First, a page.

The election outcome will then have an impact on the federal structure in the form of the emergence of a stronger and more United India. In the last few years under Modi’s leadership India has become known to the world that our country is a strong and unified nation. BJP’s win shall make India stronger both constitutionally and financially.Finally, though the election will reflect voter satisfaction or dissatisfaction, with their respective governments at a time of unprecedented sufferings due to the pandemic and associated economic costs.
Assembly elections in Uttar Pradesh, Uttarakhand, Manipur, Punjab and Goa will litigate some key political questions that will have resonance across the country. The opposition space is in a flux in Punjab and Uttar Pradesh. The BJP’s minority problem is that it is not trusted by them; the Congress’s is that its base is largely confined to minority regions. However, the BJP has initiated commendable endeavours to win Sikhs in Punjab through measures such as making visits to their sacred sites in Pakistan easier; it has also signalled friendship to Catholics in Goa, who constitute one third population of the State, when Prime Minister Modi met the Pontiff last year. Thus, the BJP has certainly strengthened its foothold in Punjab and Goa by winning Minority confidence.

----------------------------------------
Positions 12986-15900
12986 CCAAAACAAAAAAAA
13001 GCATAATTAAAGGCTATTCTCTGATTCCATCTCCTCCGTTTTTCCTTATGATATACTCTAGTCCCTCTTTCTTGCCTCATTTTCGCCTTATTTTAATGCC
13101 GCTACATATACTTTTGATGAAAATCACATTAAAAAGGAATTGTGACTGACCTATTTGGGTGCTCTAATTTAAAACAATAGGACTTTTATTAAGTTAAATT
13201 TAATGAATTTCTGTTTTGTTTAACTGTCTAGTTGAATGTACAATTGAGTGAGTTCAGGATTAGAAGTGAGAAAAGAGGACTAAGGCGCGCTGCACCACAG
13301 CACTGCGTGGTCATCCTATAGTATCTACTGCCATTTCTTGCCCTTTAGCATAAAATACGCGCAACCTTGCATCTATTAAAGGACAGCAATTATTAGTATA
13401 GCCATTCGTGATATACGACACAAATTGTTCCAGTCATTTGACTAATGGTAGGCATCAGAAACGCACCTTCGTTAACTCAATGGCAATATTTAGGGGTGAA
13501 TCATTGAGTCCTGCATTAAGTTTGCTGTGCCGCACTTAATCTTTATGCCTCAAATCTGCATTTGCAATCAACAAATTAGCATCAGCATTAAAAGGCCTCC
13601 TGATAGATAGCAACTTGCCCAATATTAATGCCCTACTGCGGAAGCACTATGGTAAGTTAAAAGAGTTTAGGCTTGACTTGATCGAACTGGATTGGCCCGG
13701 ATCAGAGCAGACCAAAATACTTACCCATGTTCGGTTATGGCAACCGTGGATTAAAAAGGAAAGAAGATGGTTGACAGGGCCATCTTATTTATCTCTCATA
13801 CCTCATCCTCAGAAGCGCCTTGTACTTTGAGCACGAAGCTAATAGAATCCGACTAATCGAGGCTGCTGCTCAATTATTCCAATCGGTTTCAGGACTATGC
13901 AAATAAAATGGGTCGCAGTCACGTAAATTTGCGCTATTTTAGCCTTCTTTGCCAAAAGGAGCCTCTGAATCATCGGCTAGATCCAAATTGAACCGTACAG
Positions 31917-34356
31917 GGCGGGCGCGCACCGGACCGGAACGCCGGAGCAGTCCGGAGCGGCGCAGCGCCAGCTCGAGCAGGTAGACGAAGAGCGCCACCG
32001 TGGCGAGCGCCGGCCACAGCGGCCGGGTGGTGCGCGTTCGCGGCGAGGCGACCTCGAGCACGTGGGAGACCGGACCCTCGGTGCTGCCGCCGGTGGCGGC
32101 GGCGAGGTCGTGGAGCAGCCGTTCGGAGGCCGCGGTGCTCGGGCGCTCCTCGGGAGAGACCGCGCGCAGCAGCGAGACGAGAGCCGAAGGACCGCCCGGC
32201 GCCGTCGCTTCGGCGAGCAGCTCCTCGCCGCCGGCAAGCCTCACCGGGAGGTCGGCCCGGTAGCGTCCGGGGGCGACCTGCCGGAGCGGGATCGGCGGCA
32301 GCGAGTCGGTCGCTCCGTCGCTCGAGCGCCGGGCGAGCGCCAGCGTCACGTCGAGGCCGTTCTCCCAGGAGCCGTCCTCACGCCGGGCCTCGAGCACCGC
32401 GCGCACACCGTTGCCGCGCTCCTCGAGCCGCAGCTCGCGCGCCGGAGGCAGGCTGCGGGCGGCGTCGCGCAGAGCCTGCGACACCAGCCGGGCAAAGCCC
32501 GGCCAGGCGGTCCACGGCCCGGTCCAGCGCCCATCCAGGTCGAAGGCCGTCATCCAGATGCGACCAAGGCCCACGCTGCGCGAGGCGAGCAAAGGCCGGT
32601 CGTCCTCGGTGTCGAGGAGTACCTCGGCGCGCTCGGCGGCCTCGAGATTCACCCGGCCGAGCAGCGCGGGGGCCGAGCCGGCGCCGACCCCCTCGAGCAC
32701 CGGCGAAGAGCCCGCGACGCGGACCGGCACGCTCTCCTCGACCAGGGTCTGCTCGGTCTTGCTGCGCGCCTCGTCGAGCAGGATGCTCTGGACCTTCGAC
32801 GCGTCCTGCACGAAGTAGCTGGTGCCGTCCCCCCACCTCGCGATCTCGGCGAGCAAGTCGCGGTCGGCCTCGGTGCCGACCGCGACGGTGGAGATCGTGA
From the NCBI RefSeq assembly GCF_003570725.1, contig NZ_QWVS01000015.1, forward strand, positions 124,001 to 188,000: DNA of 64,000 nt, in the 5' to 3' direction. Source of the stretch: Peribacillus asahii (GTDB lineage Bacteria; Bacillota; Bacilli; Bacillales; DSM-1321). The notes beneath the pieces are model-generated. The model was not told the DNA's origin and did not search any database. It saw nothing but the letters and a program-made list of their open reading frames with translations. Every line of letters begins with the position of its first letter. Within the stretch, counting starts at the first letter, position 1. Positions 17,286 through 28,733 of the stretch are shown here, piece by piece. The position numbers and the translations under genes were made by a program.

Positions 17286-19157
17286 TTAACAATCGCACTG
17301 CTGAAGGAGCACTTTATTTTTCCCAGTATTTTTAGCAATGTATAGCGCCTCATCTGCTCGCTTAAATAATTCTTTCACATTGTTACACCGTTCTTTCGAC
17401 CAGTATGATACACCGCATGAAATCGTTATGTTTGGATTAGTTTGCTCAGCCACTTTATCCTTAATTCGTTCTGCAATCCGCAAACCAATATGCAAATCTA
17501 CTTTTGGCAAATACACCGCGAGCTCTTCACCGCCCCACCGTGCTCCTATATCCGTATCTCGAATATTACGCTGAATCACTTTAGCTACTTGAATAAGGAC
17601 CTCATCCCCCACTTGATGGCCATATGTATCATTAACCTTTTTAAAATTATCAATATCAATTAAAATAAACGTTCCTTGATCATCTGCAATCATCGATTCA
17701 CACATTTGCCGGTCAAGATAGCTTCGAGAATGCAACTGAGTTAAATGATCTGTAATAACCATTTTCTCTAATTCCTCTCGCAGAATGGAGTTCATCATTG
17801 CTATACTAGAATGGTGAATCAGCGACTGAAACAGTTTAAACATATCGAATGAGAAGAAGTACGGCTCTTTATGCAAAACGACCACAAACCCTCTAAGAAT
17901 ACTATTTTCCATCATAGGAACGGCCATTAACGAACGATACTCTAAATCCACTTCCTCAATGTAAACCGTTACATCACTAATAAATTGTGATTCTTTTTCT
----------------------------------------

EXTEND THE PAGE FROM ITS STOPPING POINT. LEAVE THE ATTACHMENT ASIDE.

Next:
Another significant issue is that the two models of regional parties are at test. The SP in Uttar Pradesh represents backward politics led by a dominant caste; the Shiromani Akali Dal in Punjab helms a minority religious politics. There are two district models in the spectrum of regional political formulations in India. Both are facing a crisis, as their traditional mobilization strategies are now weak, and their corruption-ridden dynastic politics is increasingly unacceptable to the electorate.
Politics in the heartland, dominated by the BSP until some years ago, is at the crossroads. The BSP, which has been in power in Uttar Pradesh several times in the past, appears to be on terminal decline. The BJP has made significant in-roads among the Dalits at the cost of the BSP in Uttar Pradesh. In Punjab, the Dalits have largely voted for the Congress in the Past, and the party is trying to consolidate them following the appointment of Charanjit Singh Channi, a Dalit as Chief Minister.
Further, theissues confronting national safety and security have been taken care of by the BJP. The BJP’s recognition to the low profiles by conferring upon them the prestigious national awards have also been closely viewed by the electorate. Resolution of prominent national issues such as the abolition of Article 370 and the construction of Ram Temple in Ayodhyaya have enabled the BJP, a party that favours majoritarianism away from sectoral and sectional politics. As a result, the goondaismspread by the so-called minority doyens has almost ended. The peaceful riot-free, seam-free government of Yogi Adityanath has given an unprecedented transparent governance which shall certainly receive favour from the upcoming plebiscite.
By Dr Suresh Kumar Agrawal
(The writer is Professor & Head, Department of English, Maharaja Ganga Singh University, Bikaner.)